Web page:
The two most common errors of the early apostles were misguided zeal for the old law and equation of water baptism with the old era washings that purged the guilt of sin. There was not an immediate disassociation of Christian baptism from John’s "preaching a baptism of repentance for the remission of sins" (Mark 1:4, Acts 2:38; 19:4, 22:16). In the old law remission of sins was tied to the rites of water purification, as well as the rest of the sacrificial system. All of it was sacramental. The initial practice of Christian water baptism added the name of Jesus to the baptism of repentance taught by John. However, receiving the forgiveness and grace of God was still believed to be dependent upon it. The Lord did not see fit to correct this immature understanding even in Acts 8. The Holy Spirit waited until after the application of water baptism before he came upon any of the converts in Pentecostal power.

     In the first days of the apostolic era, it was not God’s purpose to unleash the full-corn gospel of assurance of justification by faith alone (which always includes repentance as a corollary—Acts 20:21). Men were instead assured of justification by repentance unto life AND water baptism in the name of Christ. They also believed that God required continued zealous obedience to the entire Jewish law once (including circumcision) after forgiveness to evidence genuine conversion. Not until Acts 10 do we see the first event of the Holy Spirit coming upon believers prior to their water baptism—and upon those who would continue to ignore obeying the Jewish law!

     The Reformed will always try to impose aspects of the old law and sacraments on us: Sabbaths in the form of Sunday, tithes, circumcision in the form of infant dabbing, the legitimacy of gospel preaching and sacramental administration as only ordained by institutional power. They quote from early Acts to enforce these notions and ignore the testimony of the Pauline gospel. Likewise, the dispensationalists will always say God will pour out his wrath on those who deny the Jewish administration of the gospel in early Acts and the restoration of Israel in the future. We can just ignore both of them and stand by the truth of God.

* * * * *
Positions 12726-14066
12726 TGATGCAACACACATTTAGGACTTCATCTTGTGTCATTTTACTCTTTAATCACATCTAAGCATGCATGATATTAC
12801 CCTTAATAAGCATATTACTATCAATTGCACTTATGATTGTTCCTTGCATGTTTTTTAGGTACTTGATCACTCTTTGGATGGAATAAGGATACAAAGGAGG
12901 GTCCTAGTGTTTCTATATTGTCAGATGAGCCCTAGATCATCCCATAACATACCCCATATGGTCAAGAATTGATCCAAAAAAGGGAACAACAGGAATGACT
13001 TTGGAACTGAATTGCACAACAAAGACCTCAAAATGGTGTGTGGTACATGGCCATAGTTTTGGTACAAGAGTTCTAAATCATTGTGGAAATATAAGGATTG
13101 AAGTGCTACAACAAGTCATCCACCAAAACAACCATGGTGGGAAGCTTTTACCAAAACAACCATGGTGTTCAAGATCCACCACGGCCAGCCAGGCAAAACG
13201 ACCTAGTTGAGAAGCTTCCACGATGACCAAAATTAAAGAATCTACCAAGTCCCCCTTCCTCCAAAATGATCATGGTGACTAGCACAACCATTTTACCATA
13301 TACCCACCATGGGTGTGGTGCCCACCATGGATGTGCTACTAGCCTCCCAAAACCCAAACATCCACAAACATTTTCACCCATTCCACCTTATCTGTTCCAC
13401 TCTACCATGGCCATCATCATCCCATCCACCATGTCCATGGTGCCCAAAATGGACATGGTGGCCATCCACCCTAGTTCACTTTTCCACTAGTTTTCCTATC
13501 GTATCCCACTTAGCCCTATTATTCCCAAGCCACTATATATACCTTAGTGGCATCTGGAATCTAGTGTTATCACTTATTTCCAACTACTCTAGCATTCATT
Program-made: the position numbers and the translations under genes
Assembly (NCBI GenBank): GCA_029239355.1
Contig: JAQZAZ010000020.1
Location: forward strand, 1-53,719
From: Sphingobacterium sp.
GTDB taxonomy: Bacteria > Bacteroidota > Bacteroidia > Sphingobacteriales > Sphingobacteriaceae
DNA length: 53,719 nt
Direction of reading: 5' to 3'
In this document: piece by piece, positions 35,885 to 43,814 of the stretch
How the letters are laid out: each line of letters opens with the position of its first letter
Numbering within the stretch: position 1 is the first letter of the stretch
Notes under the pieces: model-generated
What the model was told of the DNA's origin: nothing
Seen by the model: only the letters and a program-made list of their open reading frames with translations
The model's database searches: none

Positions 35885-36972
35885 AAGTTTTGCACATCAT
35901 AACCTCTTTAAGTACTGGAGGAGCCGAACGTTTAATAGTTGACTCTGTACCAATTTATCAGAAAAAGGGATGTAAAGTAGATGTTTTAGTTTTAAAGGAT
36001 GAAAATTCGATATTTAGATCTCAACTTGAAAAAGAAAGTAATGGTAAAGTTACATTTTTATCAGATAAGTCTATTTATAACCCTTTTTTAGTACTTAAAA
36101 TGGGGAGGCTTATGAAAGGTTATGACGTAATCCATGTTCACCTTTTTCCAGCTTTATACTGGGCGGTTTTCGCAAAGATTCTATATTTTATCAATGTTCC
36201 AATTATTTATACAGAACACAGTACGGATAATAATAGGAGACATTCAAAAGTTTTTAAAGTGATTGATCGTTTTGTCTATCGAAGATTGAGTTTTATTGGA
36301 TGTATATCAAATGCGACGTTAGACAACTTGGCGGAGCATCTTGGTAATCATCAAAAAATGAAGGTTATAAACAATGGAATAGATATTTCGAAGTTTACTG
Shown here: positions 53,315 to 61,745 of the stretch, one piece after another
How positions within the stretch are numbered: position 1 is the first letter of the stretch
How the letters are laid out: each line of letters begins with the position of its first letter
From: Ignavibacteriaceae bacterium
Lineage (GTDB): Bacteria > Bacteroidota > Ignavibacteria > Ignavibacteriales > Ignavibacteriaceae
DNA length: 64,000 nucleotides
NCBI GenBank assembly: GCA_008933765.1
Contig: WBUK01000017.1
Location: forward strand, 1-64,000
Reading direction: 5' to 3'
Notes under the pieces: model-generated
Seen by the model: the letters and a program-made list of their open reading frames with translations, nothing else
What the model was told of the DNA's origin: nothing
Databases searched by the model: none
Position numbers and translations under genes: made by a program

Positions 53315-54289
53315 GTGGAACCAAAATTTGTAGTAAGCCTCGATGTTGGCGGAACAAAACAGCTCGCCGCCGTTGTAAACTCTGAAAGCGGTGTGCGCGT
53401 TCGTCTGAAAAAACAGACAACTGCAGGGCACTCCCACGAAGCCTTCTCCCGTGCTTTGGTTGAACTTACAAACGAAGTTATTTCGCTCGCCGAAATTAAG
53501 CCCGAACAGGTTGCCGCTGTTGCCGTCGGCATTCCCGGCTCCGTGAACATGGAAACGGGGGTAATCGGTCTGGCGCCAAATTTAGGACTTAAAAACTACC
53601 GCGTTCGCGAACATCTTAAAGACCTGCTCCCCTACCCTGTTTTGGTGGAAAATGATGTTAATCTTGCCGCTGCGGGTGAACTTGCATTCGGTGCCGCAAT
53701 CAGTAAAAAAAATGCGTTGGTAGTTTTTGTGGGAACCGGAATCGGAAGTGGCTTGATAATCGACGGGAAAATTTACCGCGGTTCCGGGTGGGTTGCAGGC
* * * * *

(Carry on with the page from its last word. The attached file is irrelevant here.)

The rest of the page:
In the end, the zeal for the law that characterized Christianity in its infancy was not commended but condemned (Acts 20:21 and all of the Pauline writings). Once the fullness of the gospel came, God expected men to abandon the old attachments to Judaism. After the complete revelation of the truth, a stubborn refusal to abandon teaching obedience to the Jewish laws and a sacramental doctrine of baptism meet the judgment of God. The Lord plunged the Jerusalem community professing Christ into poverty and famine from which it never recovered.

     We should not be disturbed by the fact that Acts records the early ignorance of many aspects of gospel truth as it would later be revealed by the Holy Spirit. The testimony of those events was recorded by Luke under inspiration--but not all of the words quoted are free from error as judged by later revelation. We might state that in a sense they were free from error at the time—because God saw fit not to correct some of their Jewish traditions until later. That is how he chose to work in his sovereign control of the history of the gospel!